The United States Supreme Court ruled Tuesday that a key component of the 1965 Voting Rights Act is unconstitutional and the local reaction to the decision was mixed.
In a 5-4 decision, the court ruled that section 4 of the act is unconstitutional because it is based on race-based policies of systematic voter discrimination that existed in parts of the United States in the 1960s and early 1970s and it does not recognize the positive changes that have occurred in the decades since.
Wanda V. Neal is president of the Pine Bluff Branch of the National Association for the Advancement of Colored People.
“Today’s ruling is turning the clock back,” Neal said. “The Voting Rights Act was signed into law by President [Lyndon] Johnson back in 1965 and it should remain the way it has been. There are still some problems with voting. I have worked the polls and seen the people come to vote.”
Neal said that as a result of the court’s action, Americans are now dependent upon Congress to find an answer to how to make section 4 of the act constitutional.
“I just don’t agree with the decision that was made,” Neal said. “It was just a dagger in the heart. When they walked across that bridge at Selma [Alabama] they weren’t there just because they wanted to walk. They didn’t walk across it for nothing. They did it to bring equality to all people.”
Rev. Jesse Turner, executive director of Interested Citizens for Voter Registration Inc., said that Arkansans concerned about their civil rights should focus on how legislative districts are drawn in the state as opposed to the Tuesday Supreme Court ruling.
“Arkansas is the only state in the South that has not elected an African American to the U.S. Congress,” Turner said. “Every state around us has done so. The main concern for Arkansas voters should be with gerrymandering of legislative districts to prevent African Americans from being elected to Congress.”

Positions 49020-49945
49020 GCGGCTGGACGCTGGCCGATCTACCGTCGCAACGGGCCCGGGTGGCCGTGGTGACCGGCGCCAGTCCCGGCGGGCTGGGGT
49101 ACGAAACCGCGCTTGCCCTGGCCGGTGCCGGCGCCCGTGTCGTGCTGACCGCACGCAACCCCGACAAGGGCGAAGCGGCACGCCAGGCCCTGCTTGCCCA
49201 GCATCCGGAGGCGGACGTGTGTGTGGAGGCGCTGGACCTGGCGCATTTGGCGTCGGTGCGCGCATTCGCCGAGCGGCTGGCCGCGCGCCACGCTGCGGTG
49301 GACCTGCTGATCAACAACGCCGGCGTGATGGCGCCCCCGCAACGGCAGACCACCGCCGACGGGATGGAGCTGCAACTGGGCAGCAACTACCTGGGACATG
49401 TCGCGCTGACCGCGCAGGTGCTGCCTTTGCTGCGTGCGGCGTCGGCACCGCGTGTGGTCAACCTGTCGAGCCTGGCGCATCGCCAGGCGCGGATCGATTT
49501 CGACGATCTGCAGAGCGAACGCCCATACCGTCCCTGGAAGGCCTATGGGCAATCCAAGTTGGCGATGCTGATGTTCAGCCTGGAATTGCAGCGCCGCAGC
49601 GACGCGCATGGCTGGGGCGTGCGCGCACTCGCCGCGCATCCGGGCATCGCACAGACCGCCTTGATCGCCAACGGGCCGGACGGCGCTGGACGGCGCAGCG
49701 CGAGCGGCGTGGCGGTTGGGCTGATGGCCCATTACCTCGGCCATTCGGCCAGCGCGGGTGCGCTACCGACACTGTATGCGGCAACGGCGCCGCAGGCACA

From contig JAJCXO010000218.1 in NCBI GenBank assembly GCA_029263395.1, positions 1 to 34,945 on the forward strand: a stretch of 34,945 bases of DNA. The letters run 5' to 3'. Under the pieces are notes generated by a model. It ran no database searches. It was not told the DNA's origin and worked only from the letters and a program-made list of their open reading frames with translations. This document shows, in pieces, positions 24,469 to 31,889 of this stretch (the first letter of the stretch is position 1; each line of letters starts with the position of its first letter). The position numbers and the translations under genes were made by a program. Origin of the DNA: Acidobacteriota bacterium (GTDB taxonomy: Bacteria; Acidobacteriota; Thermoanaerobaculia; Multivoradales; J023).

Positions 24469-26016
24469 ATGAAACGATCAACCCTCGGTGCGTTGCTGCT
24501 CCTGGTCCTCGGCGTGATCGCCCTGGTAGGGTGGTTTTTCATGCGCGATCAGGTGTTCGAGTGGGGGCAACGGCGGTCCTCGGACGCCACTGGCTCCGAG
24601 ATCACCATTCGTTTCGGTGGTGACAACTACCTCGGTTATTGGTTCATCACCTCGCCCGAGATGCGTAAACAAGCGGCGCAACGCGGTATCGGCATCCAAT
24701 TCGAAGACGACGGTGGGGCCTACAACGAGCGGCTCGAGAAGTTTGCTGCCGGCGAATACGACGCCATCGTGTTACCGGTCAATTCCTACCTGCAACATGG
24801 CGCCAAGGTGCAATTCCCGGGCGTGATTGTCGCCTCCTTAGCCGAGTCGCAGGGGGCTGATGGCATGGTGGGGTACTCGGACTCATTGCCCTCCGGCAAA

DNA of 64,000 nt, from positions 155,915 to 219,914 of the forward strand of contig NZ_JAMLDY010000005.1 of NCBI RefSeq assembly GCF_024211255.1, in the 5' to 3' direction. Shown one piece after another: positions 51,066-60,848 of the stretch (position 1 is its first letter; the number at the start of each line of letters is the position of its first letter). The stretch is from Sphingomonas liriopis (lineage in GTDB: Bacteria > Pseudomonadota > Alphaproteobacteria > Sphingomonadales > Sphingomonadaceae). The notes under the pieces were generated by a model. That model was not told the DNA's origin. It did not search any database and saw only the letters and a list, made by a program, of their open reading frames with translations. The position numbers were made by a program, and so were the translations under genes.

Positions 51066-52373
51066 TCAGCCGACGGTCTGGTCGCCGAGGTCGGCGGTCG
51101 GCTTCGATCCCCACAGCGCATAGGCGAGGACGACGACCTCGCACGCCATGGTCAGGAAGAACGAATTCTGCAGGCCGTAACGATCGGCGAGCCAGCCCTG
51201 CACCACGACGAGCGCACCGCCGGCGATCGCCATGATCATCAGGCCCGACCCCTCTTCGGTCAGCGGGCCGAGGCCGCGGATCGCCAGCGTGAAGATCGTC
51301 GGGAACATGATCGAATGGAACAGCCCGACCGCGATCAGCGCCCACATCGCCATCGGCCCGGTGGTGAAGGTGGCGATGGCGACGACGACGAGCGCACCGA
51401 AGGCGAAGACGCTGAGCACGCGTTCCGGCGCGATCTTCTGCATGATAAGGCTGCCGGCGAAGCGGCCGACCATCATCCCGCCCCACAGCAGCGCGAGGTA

Turner said if more black voters choose the Republican party it will stymie the efforts of those who want to diminish their voting power.
“I don’t believe the court decision is going to have as negative an impact as some say,” Turner said. “I believe it is kind of being thrown up as a political football right now. When Congress had an opportunity to strengthen the Voting Rights Act several years ago, it was controlled by Democrats and they failed to put things in place.”
Turner said that even before Tuesday’s ruling, gerrymandering has been used to create voting districts that keep blacks from being elected.
“Right now one party seems to have a chokehold on the African-American vote, so we become threatened when things happen that are not friendly and may pose a threat to black voting rights,” Turner said. “The Democratic party has always drawn the lines in Arkansas for congressional seats and districts. African Americans are concentrated in the first, second and fourth Congressional districts. Because they are split up, they don’t have a fair chance to get someone who is African American elected to Congress.”